2. The most common open licenses used in OA journals are Creative Commons (CC) licenses. More information about the different options for CC licenses is available here:
  3. Underpinning the open science movement is the importance of open infrastructures. See, for example:
  4. Although the approaches can vary across disciplines, best practices for reproducibility recommend sharing a core set of reproducible elements, such as both data and code with enough documentation and description to be independently understood (Peng, 2011).
  5. In most cases, researchers are not directly compensated for their work by publishers for the sale of copies, and, as we have demonstrated, are frequently in situations where they pay to publish. Rather, researchers publish “to certify the importance of their discovery, ensuring that their thoughts receive the widest dissemination possible, along with collecting comments and criticisms” (Caso & Dore, 2021). This means that researchers are less focused on the economic aspects of publishing and are more interested in ensuring that their publication is cited and read broadly by both their peers and the public.
  6. This is detailed in section 13(3) of the Canadian Copyright Act: “where the author of a work was in the employment of some other person under a contract of service or apprenticeship and the work was made in the course of his employment by that person, the person by whom the author was employed shall, in the absence of any agreement to the contrary, be the first owner of the copyright” (Copyright Act, 1985, sec. 13.3).
  7. The Canadian Association of Research Libraries (CARL):
  8. Canadian Research Knowledge Network (CRKN) is a national organization with institutional membership with federal funding. CRKN negotiates important agreements and partnerships that support open access infrastructure and open publishing. Additionally, CRKN and the Alliance provide governance and oversight for PIDs through the ORCID-CA governing committee and DataCite Canada. For more information, see:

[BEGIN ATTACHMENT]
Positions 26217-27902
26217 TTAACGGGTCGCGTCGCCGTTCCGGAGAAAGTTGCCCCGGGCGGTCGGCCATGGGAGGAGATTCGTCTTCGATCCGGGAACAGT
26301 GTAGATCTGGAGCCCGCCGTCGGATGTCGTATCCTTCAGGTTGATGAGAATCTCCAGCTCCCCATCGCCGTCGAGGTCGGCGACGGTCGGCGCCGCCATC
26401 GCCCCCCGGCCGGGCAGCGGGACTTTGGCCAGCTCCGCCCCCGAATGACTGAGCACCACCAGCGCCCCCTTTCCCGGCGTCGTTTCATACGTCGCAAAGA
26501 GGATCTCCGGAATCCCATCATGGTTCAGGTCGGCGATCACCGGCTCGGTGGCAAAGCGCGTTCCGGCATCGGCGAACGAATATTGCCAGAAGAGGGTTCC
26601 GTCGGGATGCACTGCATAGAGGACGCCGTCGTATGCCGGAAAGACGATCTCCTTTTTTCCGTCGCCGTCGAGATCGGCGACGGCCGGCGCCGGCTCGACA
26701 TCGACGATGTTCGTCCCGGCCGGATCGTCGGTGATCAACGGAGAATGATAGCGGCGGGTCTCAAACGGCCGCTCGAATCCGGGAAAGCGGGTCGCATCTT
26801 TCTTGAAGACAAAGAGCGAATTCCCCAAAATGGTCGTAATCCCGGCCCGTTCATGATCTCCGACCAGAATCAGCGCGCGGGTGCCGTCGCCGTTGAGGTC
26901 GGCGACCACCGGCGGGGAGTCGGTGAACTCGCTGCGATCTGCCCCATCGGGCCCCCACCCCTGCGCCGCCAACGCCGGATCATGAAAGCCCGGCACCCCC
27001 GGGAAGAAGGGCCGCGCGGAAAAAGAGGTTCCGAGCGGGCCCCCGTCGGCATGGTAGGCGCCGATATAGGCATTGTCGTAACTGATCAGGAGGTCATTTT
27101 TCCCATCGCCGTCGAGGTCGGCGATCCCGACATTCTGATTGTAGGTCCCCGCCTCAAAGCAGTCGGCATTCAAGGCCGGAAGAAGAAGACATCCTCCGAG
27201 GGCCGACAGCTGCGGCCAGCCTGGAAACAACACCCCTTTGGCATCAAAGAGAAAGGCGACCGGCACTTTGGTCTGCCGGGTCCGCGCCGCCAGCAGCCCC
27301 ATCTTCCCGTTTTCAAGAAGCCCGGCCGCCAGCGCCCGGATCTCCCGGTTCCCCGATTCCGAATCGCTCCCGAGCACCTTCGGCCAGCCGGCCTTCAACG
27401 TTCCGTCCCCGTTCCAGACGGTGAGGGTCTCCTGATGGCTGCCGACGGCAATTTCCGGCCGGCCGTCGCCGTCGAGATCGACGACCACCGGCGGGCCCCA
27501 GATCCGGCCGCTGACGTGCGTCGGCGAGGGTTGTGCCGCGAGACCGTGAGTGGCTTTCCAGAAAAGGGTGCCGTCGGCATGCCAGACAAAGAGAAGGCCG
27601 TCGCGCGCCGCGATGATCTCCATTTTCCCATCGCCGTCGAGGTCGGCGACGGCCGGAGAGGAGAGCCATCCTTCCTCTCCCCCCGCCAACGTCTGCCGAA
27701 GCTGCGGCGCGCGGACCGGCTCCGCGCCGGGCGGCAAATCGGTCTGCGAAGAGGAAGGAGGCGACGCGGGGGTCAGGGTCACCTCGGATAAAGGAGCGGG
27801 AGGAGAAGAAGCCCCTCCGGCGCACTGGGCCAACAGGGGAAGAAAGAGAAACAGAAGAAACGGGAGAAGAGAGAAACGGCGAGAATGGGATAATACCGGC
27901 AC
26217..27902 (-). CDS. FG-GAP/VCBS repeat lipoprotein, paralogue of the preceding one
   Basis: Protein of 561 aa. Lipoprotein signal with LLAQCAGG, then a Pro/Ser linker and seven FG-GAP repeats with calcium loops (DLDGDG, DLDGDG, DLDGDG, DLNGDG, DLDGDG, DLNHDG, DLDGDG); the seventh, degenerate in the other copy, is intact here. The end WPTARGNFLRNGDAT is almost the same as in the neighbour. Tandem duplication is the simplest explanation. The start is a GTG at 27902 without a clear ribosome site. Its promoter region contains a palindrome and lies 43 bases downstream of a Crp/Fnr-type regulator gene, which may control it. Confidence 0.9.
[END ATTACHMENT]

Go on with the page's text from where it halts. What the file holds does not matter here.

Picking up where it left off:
9. Digital Research Alliance of Canada:
  10. An ORCiD is an Open Researcher and Contributor ID which is a non-proprietary alphanumeric code that serves to uniquely identify authors and contributors of open scholarly communication. Authors, contributors, and their bibliographic outputs can be searched through the services available on ORCiD’s website:
  11. The Open Archives Initiative Protocol for Metadata Harvesting (OAI-PMH) is an open standard for repository interoperability:
  12. See “Developing a Canadian PID Strategy: Results and Next Steps”:
  13. The Public Knowledge Project (PKP) is funded by Simon Fraser University with membership contributions from various international and national organizations and strategic partnerships. For more information, see
  14. Scholars Portal, the service arm of the Ontario Council of University Libraries, offers hosting services for OJS and OMP to its member libraries:
  15. Érudit:
  16. Coalition Publica: